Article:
Why Idaho Formed A Prescribed Fire Council
Idaho has joined more than 30 other states in bringing agencies together to coordinate and promote prescribed burns.
As the name suggests, prescribed burns are planned fires that can help reduce wildfire risk.
“When a wildlife comes upon an area that’s already had its vegetation reduced by prescribed fire, then there’s less for that wildfire to burn,” said Heather Heward, a senior instructor of forest, rangeland and fire sciences at the University of Idaho. She is the first head of the new Idaho Prescribed Fire Council.
The council has members from the Forest Service, BLM, Department of Lands and the Nez Perce Tribe, among other groups, and it wants to educate people about the purpose of prescribed fires.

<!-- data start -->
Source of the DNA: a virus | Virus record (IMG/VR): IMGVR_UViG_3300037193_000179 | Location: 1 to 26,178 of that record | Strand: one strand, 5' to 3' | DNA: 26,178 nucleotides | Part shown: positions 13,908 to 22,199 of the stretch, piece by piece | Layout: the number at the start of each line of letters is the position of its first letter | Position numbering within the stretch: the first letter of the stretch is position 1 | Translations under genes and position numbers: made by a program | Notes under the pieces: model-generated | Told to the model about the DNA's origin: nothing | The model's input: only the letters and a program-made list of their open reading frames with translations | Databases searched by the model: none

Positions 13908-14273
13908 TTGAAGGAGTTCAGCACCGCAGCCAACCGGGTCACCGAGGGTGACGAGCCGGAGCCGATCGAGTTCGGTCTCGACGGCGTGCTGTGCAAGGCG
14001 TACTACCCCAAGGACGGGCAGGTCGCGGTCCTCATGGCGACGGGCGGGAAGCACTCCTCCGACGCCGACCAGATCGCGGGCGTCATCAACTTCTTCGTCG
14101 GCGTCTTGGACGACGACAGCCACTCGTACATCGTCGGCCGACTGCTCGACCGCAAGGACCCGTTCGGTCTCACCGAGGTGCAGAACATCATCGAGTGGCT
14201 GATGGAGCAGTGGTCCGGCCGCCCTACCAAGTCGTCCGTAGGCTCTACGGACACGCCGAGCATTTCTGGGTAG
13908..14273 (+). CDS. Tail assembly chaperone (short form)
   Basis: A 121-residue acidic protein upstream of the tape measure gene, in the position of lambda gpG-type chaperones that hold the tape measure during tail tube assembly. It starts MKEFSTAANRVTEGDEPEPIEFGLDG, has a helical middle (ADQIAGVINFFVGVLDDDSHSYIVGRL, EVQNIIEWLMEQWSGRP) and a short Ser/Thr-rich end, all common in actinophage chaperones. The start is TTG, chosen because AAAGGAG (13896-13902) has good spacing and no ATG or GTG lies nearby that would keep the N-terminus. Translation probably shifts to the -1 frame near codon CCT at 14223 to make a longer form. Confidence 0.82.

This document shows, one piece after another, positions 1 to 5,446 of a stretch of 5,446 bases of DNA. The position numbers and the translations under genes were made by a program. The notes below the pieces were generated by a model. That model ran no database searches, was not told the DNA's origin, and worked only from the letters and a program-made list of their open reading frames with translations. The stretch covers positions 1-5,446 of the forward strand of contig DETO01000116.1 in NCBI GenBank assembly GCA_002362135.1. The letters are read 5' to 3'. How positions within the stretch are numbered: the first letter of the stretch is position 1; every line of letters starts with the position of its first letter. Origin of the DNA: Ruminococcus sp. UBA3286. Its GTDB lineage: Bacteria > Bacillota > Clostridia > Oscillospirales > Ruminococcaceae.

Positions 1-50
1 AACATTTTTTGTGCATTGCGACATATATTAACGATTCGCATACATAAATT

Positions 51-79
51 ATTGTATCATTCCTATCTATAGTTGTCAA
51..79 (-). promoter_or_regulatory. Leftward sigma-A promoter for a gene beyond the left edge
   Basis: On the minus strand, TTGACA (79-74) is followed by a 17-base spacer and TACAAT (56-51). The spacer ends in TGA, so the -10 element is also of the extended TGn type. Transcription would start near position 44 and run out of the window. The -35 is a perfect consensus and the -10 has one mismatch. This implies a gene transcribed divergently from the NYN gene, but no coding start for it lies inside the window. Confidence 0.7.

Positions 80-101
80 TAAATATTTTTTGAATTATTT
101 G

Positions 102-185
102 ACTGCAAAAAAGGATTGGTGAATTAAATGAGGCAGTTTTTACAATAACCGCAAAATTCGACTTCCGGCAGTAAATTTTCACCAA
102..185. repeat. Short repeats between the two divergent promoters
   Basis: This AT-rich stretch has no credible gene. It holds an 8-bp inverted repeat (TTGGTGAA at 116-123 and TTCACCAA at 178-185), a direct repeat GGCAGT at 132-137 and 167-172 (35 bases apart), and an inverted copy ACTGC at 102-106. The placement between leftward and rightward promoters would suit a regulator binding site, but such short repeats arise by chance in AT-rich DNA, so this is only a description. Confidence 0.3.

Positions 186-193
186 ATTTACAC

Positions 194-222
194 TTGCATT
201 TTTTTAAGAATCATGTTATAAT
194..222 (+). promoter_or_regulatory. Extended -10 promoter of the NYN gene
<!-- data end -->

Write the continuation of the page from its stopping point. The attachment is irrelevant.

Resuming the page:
“It feels like there's a lot of people out there wanting to use prescribed fire more, but not knowing how to do that safely and legally,” Heward said.
Indigenous communities have been using controlled burns for thousands of years to keep forests healthy. The idea began to gain more widespread acceptance among federal agencies in the last 30 or so years after about 50 years of fire suppression policies.
Some scientists say we still should be burning more acres using prescribed fires to further reduce wildfire risk, but there are also challenges to that, including public perception, regulations and resources.
The Idaho Prescribed Fire Council wants to better understand the barriers that exist to prevent increased use of prescribed burning in the state and to potentially come up with policy solutions
Heward said Idaho’s Prescribed Fire Council could eventually offer training opportunities so people can safely use prescribed burning on their own or on behalf of their organizations. Councils in other states have helped change laws that regulate prescribed burns.
Find reporter Rachel Cohen on Twitter @racheld_cohen
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